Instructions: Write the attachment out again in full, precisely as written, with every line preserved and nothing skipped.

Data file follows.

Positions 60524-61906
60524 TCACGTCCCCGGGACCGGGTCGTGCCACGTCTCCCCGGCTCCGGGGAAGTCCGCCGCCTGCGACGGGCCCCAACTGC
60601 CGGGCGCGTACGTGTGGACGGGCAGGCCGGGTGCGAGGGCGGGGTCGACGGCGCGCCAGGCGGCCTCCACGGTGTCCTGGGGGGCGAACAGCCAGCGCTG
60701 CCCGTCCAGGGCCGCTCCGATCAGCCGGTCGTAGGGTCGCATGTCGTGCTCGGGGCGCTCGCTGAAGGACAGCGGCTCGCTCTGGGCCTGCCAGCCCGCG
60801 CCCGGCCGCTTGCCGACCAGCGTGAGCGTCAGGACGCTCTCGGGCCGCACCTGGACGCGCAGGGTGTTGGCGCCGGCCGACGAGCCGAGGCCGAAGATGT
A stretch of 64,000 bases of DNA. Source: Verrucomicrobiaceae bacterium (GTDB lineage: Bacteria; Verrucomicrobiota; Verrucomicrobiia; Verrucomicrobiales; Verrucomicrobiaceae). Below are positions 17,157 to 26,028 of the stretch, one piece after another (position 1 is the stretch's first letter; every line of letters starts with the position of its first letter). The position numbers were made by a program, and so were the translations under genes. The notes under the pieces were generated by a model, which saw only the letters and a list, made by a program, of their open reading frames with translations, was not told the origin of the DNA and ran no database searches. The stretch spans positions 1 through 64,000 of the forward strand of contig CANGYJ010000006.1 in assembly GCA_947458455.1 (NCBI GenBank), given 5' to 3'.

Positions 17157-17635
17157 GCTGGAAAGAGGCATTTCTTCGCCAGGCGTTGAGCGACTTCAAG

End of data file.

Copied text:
Positions 60524-61906
60524 TCACGTCCCCGGGACCGGGTCGTGCCACGTCTCCCCGGCTCCGGGGAAGTCCGCCGCCTGCGACGGGCCCCAACTGC
60601 CGGGCGCGTACGTGTGGACGGGCAGGCCGGGTGCGAGGGCGGGGTCGACGGCGCGCCAGGCGGCCTCCACGGTGTCCTGGGGGGCGAACAGCCAGCGCTG
60701 CCCGTCCAGGGCCGCTCCGATCAGCCGGTCGTAGGGTCGCATGTCGTGCTCGGGGCGCTCGCTGAAGGACAGCGGCTCGCTCTGGGCCTGCCAGCCCGCG
60801 CCCGGCCGCTTGCCGACCAGCGTGAGCGTCAGGACGCTCTCGGGCCGCACCTGGACGCGCAGGGTGTTGGCGCCGGCCGACGAGCCGAGGCCGAAGATGT
A stretch of 64,000 bases of DNA. Source: Verrucomicrobiaceae bacterium (GTDB lineage: Bacteria; Verrucomicrobiota; Verrucomicrobiia; Verrucomicrobiales; Verrucomicrobiaceae). Below are positions 17,157 to 26,028 of the stretch, one piece after another (position 1 is the stretch's first letter; every line of letters starts with the position of its first letter). The position numbers were made by a program, and so were the translations under genes. The notes under the pieces were generated by a model, which saw only the letters and a list, made by a program, of their open reading frames with translations, was not told the origin of the DNA and ran no database searches. The stretch spans positions 1 through 64,000 of the forward strand of contig CANGYJ010000006.1 in assembly GCA_947458455.1 (NCBI GenBank), given 5' to 3'.

Positions 17157-17635
17157 GCTGGAAAGAGGCATTTCTTCGCCAGGCGTTGAGCGACTTCAAG